Draft National Water Reuse Action Plan

Draft National Water Reuse Action Plan

The Environmental Protection Agency (EPA) announced a draft National Water Reuse Action Plan that identifies priority actions supporting the reuse of water for human consumption, agriculture, business, industry, recreation and healthy ecosystems. Items proposed in the draft will require the collaboration between governmental and nongovernmental organizations to implement the actions.

What is Water Reuse?

Water reuse is an innovative and dynamic strategy that can dramatically change the future of water availability in the U.S. Water reuse can be used to meet water demands and mitigate the risks posed by droughts. Recycled water can be used for a wide variety of applications, including agriculture, potable water supplies, groundwater replenishment, industrial processes and environmental restoration. The water reuse process can stem from sources such as industrial process water, agricultural return flows, municipal wastewater, oil and gas produced water, and stormwater.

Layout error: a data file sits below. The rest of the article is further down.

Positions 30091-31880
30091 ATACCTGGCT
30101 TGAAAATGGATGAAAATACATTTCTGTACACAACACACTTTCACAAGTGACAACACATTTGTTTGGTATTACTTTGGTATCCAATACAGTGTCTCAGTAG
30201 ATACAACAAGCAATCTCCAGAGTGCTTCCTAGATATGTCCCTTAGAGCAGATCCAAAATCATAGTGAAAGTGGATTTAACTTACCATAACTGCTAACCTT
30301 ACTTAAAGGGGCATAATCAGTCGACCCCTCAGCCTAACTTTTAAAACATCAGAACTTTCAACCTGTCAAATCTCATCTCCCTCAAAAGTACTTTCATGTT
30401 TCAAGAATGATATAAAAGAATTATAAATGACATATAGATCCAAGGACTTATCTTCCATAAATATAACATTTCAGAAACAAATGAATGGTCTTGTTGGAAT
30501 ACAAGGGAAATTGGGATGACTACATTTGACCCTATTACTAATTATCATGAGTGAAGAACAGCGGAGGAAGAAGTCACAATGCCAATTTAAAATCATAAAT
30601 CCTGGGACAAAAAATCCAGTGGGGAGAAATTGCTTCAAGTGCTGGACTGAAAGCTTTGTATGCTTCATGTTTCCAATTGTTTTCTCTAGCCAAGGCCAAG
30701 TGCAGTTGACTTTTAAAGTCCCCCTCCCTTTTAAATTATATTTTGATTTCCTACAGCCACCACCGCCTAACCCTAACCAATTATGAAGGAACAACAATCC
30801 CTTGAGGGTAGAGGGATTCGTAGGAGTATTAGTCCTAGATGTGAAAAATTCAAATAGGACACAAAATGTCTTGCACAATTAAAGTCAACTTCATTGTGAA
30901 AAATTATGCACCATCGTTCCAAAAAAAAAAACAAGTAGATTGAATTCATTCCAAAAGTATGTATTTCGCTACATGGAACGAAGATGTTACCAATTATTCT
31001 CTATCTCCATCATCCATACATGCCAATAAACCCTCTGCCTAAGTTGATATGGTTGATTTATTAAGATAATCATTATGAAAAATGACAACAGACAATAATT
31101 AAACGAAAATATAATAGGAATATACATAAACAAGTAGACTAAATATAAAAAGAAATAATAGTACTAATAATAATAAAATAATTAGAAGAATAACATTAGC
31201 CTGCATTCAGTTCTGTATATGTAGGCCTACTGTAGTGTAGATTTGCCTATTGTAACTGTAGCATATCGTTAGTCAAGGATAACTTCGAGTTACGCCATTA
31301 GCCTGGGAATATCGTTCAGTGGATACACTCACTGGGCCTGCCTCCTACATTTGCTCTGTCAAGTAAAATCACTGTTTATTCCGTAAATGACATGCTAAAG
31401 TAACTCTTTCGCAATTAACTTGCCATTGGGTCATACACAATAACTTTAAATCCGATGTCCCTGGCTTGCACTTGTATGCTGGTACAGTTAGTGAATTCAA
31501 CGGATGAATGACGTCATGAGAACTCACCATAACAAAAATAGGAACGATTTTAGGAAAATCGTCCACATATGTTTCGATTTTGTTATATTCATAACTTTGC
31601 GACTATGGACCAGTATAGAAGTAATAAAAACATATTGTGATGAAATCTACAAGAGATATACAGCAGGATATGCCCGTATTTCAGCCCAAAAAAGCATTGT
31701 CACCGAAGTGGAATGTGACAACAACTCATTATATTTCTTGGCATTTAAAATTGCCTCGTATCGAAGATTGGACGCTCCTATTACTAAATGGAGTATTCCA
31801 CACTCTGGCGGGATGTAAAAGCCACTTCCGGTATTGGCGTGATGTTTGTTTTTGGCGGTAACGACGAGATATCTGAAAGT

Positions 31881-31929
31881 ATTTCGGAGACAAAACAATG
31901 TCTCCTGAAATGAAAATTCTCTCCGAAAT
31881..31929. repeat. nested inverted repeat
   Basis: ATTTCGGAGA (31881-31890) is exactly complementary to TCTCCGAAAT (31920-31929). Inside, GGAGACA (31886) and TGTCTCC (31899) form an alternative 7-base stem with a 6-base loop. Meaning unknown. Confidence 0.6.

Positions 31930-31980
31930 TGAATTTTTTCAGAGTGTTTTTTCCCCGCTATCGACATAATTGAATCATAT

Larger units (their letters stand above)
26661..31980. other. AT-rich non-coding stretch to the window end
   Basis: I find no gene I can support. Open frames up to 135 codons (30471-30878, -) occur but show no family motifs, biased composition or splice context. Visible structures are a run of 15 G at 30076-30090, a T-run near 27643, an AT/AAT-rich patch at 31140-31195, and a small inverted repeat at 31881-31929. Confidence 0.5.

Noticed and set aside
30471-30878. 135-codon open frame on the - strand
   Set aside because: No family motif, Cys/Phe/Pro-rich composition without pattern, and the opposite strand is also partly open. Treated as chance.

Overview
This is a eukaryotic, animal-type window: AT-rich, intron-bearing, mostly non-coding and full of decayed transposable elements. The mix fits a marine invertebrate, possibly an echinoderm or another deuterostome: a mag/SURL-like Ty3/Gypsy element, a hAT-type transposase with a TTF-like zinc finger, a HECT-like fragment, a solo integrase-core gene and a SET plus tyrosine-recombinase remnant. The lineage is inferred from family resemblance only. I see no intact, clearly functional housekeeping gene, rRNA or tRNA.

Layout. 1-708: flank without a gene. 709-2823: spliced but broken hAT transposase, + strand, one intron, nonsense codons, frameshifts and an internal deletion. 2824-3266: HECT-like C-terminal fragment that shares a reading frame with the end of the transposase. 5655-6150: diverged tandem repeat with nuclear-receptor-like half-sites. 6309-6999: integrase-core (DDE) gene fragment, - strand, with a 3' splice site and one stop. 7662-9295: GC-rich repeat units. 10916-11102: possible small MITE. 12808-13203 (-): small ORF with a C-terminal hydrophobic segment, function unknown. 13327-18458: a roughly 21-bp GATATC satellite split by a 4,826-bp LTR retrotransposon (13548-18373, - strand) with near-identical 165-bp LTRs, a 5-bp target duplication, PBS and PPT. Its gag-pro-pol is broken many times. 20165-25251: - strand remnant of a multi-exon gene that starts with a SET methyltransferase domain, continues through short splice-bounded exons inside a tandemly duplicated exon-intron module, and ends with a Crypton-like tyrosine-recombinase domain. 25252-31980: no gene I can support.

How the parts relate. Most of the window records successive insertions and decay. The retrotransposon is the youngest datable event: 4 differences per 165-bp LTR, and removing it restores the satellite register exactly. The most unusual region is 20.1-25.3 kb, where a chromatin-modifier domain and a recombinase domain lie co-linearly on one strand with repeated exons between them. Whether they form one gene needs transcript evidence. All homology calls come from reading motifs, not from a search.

Why Implement a Water Reuse Action Plan?

The draft National Water Reuse Action Plan is the first initiative of its kind to be coordinated across the water sector. According to EPA’s Assistant Administrator for Water, David Ross, forty states anticipate shortages of fresh water within their borders over the next decade. Water reuse has the potential to ensure the viability of our water economy and provide safe and reliable drinking water for years to come.